The disciples were in a power struggle, not unlike what we observe in society today or in ourselves. From earliest days, this “lust for power has entrapped and corrupted the human spirit” (Henri J.M. Nouwen*). Often God intervened omnipotently, but eventually made a covenant, giving more responsibility to humans. Ultimately, God would offer healing through baby Jesus who later taught that in welcoming himself, we welcomed the One who sent him. But why through a weak, sweet, adorable and powerless baby did God choose to come? 

Nouwen suggested the mystery of the incarnation is that God became so powerless to be dependent on humans to welcome, feed and nurture him, and to proclaim the Good News – thus, ironically through powerlessness disrupting the walls of power and desires to be always first or in control. When our quest for power and superiority causes our lives (socially, politically or religiously) to become divisive and diabolic, surely God must still weep.


Omnipotent God, You came in powerlessness with powerful news of healing. We, too, live in troubling and divisive times when it seems the lust for power is evident all around and in us. We and this world need your healing and hope. May we in this Advent season, welcome again this sweet, adorable baby, and may we humbly and joyfully receive and proclaim Your Good News of love and redemption. Amen. 

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*J.M. Nouwen. Power, Powerlessness, and Power. Weavings: A Journal of the Christian Spiritual Life.  (Nashville: The Upper Room, January/February, 1995), pg.34-44.

Daily Advent Devotions from Church Street UMC

Monday, December 18

By Laine Thomas

Finding Joy in the Morning

Read: Psalm 30:5

Weeping may stay for the night,

    but rejoicing comes in the morning.

It’s been a tough year in my family. Last July, we said goodbye to my amazing grandmother. At the end of June this year, we said our goodbyes to my Pop, one of the greatest men I have ever known. It’s been incredibly tough. Coming into this Advent season, there have been many days that it has been hard to picture what Christmas will look like without my grandparents. Many reading may feel this with your own losses throughout the past year.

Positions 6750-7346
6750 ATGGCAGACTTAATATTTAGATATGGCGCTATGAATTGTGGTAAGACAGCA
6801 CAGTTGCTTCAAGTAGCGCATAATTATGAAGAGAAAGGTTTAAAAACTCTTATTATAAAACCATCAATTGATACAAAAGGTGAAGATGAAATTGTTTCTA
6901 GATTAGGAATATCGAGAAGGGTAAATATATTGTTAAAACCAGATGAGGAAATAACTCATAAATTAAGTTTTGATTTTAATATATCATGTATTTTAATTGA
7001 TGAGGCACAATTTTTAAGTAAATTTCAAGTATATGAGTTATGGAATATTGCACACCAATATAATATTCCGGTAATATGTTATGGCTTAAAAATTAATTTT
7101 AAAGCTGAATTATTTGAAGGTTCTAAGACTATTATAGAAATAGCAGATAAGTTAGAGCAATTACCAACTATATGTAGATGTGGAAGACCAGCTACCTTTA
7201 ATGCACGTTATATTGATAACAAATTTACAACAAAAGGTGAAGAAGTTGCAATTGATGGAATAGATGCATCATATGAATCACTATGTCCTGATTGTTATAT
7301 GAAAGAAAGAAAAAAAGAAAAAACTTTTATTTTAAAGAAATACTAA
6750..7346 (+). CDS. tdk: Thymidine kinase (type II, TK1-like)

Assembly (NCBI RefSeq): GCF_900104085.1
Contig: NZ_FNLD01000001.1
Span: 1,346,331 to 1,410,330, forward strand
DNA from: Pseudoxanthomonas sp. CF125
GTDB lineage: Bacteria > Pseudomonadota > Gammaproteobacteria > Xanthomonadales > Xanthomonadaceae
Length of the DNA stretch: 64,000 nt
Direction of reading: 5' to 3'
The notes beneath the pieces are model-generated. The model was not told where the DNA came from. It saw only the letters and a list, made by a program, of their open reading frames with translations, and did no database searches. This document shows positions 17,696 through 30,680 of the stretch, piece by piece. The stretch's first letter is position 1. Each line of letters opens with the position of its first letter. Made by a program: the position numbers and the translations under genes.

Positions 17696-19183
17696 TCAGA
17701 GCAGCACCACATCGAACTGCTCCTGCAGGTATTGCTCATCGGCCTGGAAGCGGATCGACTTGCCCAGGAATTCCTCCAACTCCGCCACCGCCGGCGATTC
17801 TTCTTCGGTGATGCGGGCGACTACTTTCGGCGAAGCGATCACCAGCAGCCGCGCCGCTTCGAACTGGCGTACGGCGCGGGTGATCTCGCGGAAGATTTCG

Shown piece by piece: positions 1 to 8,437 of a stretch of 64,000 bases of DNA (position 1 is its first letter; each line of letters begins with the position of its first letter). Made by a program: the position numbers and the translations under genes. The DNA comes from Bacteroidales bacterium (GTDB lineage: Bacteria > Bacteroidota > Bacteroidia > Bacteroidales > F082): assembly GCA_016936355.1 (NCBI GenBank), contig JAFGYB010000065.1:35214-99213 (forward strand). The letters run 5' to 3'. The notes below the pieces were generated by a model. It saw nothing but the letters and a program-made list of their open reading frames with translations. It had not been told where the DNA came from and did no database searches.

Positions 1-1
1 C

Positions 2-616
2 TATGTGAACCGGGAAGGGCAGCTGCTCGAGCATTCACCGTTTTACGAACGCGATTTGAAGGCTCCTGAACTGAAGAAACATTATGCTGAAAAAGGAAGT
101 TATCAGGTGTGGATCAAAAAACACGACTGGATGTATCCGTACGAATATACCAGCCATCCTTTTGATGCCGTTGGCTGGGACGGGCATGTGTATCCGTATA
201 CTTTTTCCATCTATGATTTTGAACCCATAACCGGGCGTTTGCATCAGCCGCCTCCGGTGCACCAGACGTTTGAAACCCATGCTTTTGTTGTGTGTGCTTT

Yet, through all these moments, this season brings a promise of joy to my family. While some of my hardest moments were saying goodbye to people I love, I have also had the profound joy of welcoming two nieces into my family in this same tough year. They are these precious lights that constantly remind me that even when days are hard, joy is still present. I picture the joy candle in the Advent wreath. It’s the different candle of the four, a beautiful pink surrounded by the deep purples representing hope, peace, and love. It is a bright reminder that even when life is hard – when life brings us to the very edge – when you are surrounded by hope, love, and peace, joy will stand out and guide you through it.  

My family’s Christmas will be different this year. My Pop won’t be ringing the doorbell 10 times at 7 am to make sure my brother and I are awake. But, joyfully, and with all the wonderful memories of my grandparents, I will be ringing the doorbell at my brother’s house to make sure his girls are awake and ready for Christmas. Moments like that are what this season is all about. Mary and Joseph knew without a doubt that life was going to be hard for their sweet baby. It had already been tough just getting to his arrival. This season is the best reminder that we all must keep fighting and keep pushing through life’s challenges, because there is unending hope, unending love, unending peace, and unending joy in the life our Savior brought to us. It may be dark now, but rejoice. The light is coming.


Lord, guide us through these days with the joy of this season. Winter can be dark, but each dawn is a new beginning where we celebrate you and find joy, love, peace, and hope in all you give us. Let the anticipation and atmosphere bring comfort and happiness to every person celebrating your arrival in the world. Let each person know joy in whatever form it takes and let us all praise your name. Amen.